U.S. troops in Afghanistan
U.S. troops in Afghanistan

Afghanistan should not be Abandoned.

By Probir Kumar Sarkar.

The War on Terror—one front in Afghanistan, the other in Iraq—has not decreased the number of jihadists, but rather has bred more who are ready to sacrifice their lives to attack and destabilize the West and its interests anywhere in the world. U.S cities are now more vulnerable than before 9/11. The war against al-Qaeda that brought the United States-led NATO forces to Afghanistan in 2001 is due to terminate its combat mission in December this year and will complete a full withdrawal from Afghanistan by 2016, coinciding with the last months of Obama’s presidency.
This premature withdrawal could have volatile implications for the South Asian security scenario given the deep-rooted Indo–Pak rivalry in the Afghan–Pak war theater—particularly because of Pakistan’s reliance on militant extremist groups and hard-line Islamic orthodoxy to secure and further its strategic interests in the region.

But America wants its troops out of Afghanistan without weighing their successes or considering the consequences. The earlier withdrawal of U.S. troops from Iraq was ended as promised in 2011 with a disastrous fallout just three years later as the Islamic State in Iraq and Syria (ISIS) now surges across the North.

Now it is Afghanistan’s turn.

The mission was not accomplished on either front. By the time of withdrawal, this long 15-year war in Afghanistan will have cost the United States and its allies billions of dollars and thousands of fatalities. Yet no one thinks it wise to leave the country wide open and thrust its people into total chaos in the face of a resurgent Taliban.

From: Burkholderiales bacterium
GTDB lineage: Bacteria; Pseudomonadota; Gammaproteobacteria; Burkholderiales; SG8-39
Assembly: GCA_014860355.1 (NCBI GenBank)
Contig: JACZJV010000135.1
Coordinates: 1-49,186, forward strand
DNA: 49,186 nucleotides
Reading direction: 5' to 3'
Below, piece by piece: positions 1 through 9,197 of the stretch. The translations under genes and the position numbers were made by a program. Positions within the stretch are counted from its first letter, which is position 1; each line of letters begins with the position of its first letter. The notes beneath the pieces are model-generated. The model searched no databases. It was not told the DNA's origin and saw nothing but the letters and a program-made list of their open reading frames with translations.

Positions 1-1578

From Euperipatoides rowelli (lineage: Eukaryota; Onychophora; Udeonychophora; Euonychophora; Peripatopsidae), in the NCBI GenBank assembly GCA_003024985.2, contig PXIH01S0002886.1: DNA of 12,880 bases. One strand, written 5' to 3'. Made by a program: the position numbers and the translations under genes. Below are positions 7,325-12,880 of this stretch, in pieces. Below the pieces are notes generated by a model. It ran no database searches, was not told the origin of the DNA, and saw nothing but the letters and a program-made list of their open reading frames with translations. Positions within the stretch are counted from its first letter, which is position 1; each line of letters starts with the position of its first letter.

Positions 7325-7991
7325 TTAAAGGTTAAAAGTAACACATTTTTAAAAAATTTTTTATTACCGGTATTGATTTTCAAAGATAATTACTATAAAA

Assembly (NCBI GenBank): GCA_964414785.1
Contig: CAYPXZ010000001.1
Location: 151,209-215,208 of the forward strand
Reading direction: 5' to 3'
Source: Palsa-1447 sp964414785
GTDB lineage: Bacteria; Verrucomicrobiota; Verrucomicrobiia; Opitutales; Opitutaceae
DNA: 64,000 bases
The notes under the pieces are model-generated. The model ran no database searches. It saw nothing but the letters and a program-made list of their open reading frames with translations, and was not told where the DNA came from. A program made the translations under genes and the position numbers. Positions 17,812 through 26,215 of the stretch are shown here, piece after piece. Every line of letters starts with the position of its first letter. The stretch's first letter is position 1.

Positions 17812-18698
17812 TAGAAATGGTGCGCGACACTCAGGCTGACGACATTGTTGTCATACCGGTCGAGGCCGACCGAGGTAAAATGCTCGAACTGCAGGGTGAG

In Iraq, the ultra-terrorist group ISIS, which has already captured a sizeable portion of the northern region, is now ratcheting up its offensive to increase strength and numbers. The group’s takeover is still evolving, and many security experts in the U.S are struggling to complete a broad picture of the current situation as new information and developments unfold.

“This is a cauldron of future terrorist threats to the West,” said security analyst Juan Zarate, commenting recently on the Iraqi imbroglio in CBS news. ISIS “have motivation mixed with opportunity, ideology, and foreign fighters, and all of that looks like a very extreme version of Afghanistan in the 90s”.

The need to continue the War on Terror was not over when American troops withdrew from Iraq, and it will certainly not be over in Afghanistan, which has proven more dangerous this year than it was in 2001. Al-Qaeda operatives and Taliban mujahidin outfits are …

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